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Patricia Garnier: Unlocking the super purifying powers of soils

Researcher portraits Article published on 07 December 2019 , Updated on 22 September 2020

Patricia Garnier is a researcher at the Ecosys laboratory (AgroParisTech/Inra) and a soil science specialist. She develops mathematical models to better understand the ability of these layers to dissipate contaminants used in agriculture, such as fertilizers or pesticides. The challenge is to conserve soil fertility and preserve the environment in a context of climate change.

Patricia Garnier was an engineer and a graduate of the Higher School of Geology of Nancy when she decided to go to Senegal to study the clay soils of the Senegal River and complete a thesis at the Research Institute for Development (IRD).  After a post-doc at Cornell University in the United States, the researcher returned to France in 1998. She successfully passed the examination at INRA and obtained her first position in Laon. Seven years later, in 2005, she joined the Functional Ecology and Ecotoxicology of Agroecosystems Laboratory (Ecosys - AgroParisTech/Inra) in Grignon.

Supporting soil organic dynamics

Ecosys includes three research teams, among them the "soils" team, led by Patricia Garnier. "The core of our research concerns the sustainability of agricultural systems such as "field crops". This implies practices oriented towards agro-ecology. We study the future of nitrogen fertilizers, which turn into nitrates once in the soil and are necessary for plant development. We also study the future of pesticides, which control weeds, insects and fungi, while decreasing these chemical inputs." One area of research also concerns the recycling of waste in agriculture. "As we already possess all the techniques to analyse pesticides in the soil, we reassign them to all the contaminants these wastes may contain: hormones, antibiotics, etc. ", describes the researcher.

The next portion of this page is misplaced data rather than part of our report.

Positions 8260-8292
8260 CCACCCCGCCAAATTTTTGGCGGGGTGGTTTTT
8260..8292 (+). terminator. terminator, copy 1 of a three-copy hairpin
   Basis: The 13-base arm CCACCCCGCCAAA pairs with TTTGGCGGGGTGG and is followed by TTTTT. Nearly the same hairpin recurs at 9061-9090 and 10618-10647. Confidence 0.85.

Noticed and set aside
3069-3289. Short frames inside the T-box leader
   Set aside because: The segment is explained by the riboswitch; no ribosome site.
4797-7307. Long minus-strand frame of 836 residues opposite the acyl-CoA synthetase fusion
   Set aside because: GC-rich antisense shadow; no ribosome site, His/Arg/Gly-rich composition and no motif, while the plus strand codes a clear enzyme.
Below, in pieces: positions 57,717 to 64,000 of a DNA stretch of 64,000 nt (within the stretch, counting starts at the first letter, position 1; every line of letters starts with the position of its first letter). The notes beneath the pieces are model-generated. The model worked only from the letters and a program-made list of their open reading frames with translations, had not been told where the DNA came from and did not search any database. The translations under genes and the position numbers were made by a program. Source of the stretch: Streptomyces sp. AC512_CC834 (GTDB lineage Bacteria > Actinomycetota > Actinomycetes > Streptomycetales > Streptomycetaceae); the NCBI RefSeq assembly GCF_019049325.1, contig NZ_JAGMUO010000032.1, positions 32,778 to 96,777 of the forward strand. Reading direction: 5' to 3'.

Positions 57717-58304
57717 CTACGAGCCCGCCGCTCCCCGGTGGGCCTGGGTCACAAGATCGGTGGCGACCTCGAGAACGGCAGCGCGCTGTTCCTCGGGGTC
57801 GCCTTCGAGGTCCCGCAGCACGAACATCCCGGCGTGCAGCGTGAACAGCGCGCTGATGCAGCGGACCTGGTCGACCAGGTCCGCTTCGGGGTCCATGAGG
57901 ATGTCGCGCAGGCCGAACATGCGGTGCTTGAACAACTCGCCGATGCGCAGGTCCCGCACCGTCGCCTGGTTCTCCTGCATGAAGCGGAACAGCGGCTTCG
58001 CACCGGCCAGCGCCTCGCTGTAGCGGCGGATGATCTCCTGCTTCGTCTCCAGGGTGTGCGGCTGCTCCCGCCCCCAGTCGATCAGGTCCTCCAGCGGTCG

An unsuspected power

Patricia Garnier has been working on these themes for about fifteen years. "The soil has a tremendous purifying power," says the researcher. The key to our research is to identify the availability of organic contaminants to feed the soil microorganisms that will eliminate these contaminants. Sometimes they are stored in the soil, so we wonder: are the molecules trapped somewhere specifically." To answer to this, the team works with farmers or associations on experimental fields, such as Terre et Cité in Saclay. "Farmers are incredibly concerned about the environment, they are constantly focused on preserving their fertile soils," notes Patricia Garnier.

Observing in 3D

As part of projects funded by the National Research Agency (ANR) and the BASC laboratory of excellence, Patricia Garnier's team uses high-tech tools to observe the ground at very fine scales, such as micro-tomography combined with electron microscopy, which allows 3D visualization. Patricia Garnier develops mathematical models on the decomposition mechanism of organic matter. She hopes to formalize the relationship between organic matter degradation and 3D soil architecture.

Located in Grignon, Ecosys will move to Palaiseau in 2021 in a large building that will bring together INRA and AgroParisTech teams. "A bonus", according to Patricia Garnier, who would not exchange her job as a researcher for anything in the world.